Avoid package coding errors and minimize their impact on your baked goods business.
Correct product coding and marking is vital to manufacturers of baked goods. Consumers, business partners and the regulatory authorities demand ever more accurate on-pack coding and information. Therefore in today’s world, getting codes right isn’t just important – it’s crucial. This article explores the fundamental considerations that baked goods manufacturers need to undertake in order to avoid coding errors that impact their bottom line.
A survey conducted by Videojet found that 50 to 70 percent of coding errors are caused by operator error, with the most common mistakes consisting of incorrect data entry and job selection. In response to this problem, many companies have introduced more checks during the packaging operation. However, this does not address the root cause of the issue. Coding errors affect product quality and drive unacceptable costs throughout the enterprise due to scrap, rework, regulatory fines, damage to the brand reputation and more. It’s in the manufacturer’s self-interest to understand the scope and cost of coding mistakes and take countermeasures to eliminate them.
PREVENTING ERRORS BY DESIGN:
MISTAKE-PROOFING CODING PROCESSES
Baked Goods manufacturers need proactive solutions to address a variety of issues that may arise during the coding process. As production and packaging speeds continue to increase, it is even more vital to respond to coding problems before they happen in order to minimize the damage and costs incurred. There are two ways to deal with coding problems at the source, that is to say, the production line. First, is to proactively reduce the likelihood of errors; or secondly, try to catch errors when they happen, in order to minimize waste, then correct the error and get back to production as soon as possible.
It’s important to remember it’s not a case of one or the other, it is an integrated two-pronged approach; even if you’re effectively preventing coding errors, you still need the ability to quickly respond if something goes wrong - in order to limit the damage. But clearly, resources invested in prevention will prove much more cost-effective, compared to the expense of remediation.
In recent decades, manufacturers have increasingly turned from quality assurance, based on statistical sampling of products bound for market, to a more proactive philosophy of prevention. Often referred to as “poka-yoke,” this approach focuses on up-front process design. Lean manufacturing processes are created with fail-safe features that allow operators to immediately detect a mistake and correct it – or, preferably, prevent mistakes from occurring at all, regardless of the operator’s actions.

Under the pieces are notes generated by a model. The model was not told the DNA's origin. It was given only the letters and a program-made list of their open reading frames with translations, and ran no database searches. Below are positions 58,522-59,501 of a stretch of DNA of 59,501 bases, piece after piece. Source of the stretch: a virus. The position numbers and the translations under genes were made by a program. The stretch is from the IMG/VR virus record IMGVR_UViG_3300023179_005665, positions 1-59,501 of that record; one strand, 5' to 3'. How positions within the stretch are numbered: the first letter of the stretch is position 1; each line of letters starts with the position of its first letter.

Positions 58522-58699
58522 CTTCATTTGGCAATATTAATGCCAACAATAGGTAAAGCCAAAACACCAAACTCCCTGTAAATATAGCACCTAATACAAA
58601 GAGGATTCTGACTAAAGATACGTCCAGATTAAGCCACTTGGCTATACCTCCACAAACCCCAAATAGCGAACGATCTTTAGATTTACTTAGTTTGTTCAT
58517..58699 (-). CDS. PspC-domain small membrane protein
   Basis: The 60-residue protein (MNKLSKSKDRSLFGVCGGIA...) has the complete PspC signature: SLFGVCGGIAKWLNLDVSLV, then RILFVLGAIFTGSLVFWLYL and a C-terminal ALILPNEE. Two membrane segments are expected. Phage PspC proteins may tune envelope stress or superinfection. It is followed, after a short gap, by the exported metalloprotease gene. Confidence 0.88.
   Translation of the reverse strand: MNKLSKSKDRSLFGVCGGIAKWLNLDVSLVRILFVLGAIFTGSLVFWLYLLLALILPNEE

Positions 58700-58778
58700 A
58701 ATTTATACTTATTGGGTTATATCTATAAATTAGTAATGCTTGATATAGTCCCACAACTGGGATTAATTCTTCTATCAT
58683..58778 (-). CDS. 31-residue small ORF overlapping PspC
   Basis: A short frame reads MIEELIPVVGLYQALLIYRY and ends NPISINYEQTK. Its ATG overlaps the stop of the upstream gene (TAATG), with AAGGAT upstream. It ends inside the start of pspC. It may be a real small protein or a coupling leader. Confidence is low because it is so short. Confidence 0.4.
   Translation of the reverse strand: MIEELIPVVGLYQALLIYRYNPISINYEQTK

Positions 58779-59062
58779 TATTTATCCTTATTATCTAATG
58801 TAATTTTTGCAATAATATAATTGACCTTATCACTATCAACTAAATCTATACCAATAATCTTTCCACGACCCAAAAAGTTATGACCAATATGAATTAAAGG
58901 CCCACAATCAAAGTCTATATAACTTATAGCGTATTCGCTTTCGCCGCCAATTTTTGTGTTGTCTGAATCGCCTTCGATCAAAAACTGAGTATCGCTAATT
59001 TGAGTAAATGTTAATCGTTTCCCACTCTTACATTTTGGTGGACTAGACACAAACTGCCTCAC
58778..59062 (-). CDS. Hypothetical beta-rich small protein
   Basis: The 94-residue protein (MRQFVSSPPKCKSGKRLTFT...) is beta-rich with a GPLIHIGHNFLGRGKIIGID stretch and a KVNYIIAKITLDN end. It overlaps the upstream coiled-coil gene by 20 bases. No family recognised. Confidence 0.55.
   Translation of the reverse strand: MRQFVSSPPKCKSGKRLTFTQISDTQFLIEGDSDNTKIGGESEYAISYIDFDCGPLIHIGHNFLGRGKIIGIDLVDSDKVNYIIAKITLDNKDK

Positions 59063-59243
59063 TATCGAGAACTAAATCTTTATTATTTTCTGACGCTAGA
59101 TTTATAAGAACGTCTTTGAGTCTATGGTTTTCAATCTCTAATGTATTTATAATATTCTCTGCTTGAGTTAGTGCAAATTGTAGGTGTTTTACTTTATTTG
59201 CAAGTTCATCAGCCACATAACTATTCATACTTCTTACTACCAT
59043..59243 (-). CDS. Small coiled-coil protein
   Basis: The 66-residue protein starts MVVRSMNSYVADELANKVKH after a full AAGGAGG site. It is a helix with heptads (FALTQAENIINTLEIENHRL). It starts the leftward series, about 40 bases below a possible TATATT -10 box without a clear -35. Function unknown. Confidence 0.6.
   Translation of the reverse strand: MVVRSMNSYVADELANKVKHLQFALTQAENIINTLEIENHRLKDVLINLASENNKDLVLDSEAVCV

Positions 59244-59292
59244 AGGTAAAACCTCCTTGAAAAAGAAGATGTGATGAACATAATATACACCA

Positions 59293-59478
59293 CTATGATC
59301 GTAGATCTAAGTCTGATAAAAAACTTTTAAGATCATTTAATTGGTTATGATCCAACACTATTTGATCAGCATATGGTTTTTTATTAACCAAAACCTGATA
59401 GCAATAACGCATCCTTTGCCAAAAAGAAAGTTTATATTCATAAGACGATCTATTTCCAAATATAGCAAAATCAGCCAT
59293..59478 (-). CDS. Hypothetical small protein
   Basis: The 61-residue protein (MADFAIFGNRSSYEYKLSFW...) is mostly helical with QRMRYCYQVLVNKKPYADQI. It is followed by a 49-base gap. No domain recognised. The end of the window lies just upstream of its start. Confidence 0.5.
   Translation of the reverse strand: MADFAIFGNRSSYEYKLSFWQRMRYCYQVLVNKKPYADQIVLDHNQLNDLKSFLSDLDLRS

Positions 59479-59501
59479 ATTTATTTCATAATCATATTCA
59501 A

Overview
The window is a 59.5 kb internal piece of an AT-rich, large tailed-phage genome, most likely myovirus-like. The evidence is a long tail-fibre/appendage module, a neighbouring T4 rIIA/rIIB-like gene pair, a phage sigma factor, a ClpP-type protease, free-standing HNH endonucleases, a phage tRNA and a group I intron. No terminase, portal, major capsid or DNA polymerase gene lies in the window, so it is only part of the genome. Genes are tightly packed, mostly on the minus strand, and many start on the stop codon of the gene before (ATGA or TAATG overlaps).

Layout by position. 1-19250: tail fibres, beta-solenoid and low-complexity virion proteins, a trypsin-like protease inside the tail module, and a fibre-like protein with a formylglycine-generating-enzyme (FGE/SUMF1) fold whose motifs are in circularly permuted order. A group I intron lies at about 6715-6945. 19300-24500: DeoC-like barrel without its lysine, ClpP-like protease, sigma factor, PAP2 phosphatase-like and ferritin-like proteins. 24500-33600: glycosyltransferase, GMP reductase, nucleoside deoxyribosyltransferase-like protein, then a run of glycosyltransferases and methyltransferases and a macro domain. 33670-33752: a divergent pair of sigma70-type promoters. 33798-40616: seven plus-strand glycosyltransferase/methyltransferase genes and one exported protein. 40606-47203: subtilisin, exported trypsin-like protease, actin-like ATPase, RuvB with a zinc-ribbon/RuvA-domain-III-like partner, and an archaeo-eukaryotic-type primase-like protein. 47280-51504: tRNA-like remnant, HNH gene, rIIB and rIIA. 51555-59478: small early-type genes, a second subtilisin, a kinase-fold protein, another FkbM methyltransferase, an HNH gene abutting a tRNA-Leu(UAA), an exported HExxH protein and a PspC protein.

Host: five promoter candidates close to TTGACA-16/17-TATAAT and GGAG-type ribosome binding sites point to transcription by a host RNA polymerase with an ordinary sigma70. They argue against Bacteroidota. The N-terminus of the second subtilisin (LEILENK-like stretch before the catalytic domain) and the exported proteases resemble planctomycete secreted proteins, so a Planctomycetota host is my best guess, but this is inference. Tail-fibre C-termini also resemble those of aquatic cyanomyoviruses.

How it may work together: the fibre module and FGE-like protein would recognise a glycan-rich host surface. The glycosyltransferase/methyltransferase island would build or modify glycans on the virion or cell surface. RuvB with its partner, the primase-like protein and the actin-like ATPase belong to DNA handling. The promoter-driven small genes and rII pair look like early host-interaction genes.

APPROACH TO CODING QUALITY
Code Assurance is a comprehensive approach to preventing or eliminating errors in the coding and marking process. A Human Machine Interface (HMI) – including both hardware and software components – can and should be designed to simplify data entry and help prevent operator errors, both at code entry and job selection. By redesigning the structural flow of coding processes, operator interactions will be minimized therefore reducing the risk of errors, even to the point where automatic distribution of correct codes to the correct printers for the correct jobs, becomes the norm.
The Code Assurance methodology relies on four basic principles which are integral to avoiding packaging errors. First, we recommend that manufacturers simplify message selection, so the operator selects the right message for the right job. Secondly, operators input should be restricted to the absolutely essential points of contact only.
Thirdly, we advocate automating messages as much as possible, with pre-defined rules, to help prevent incorrect entries. Finally, manufacturers should use authoritative data sources – such as Manufacturing Execution Systems (MES), Supervisory Control and Data Acquisition (SCADA), Enterprise Resource Planning (ERP) or, other enterprise IT systems – so that the appropriate information is automatically sent to the correct printer, when the operator selects a job.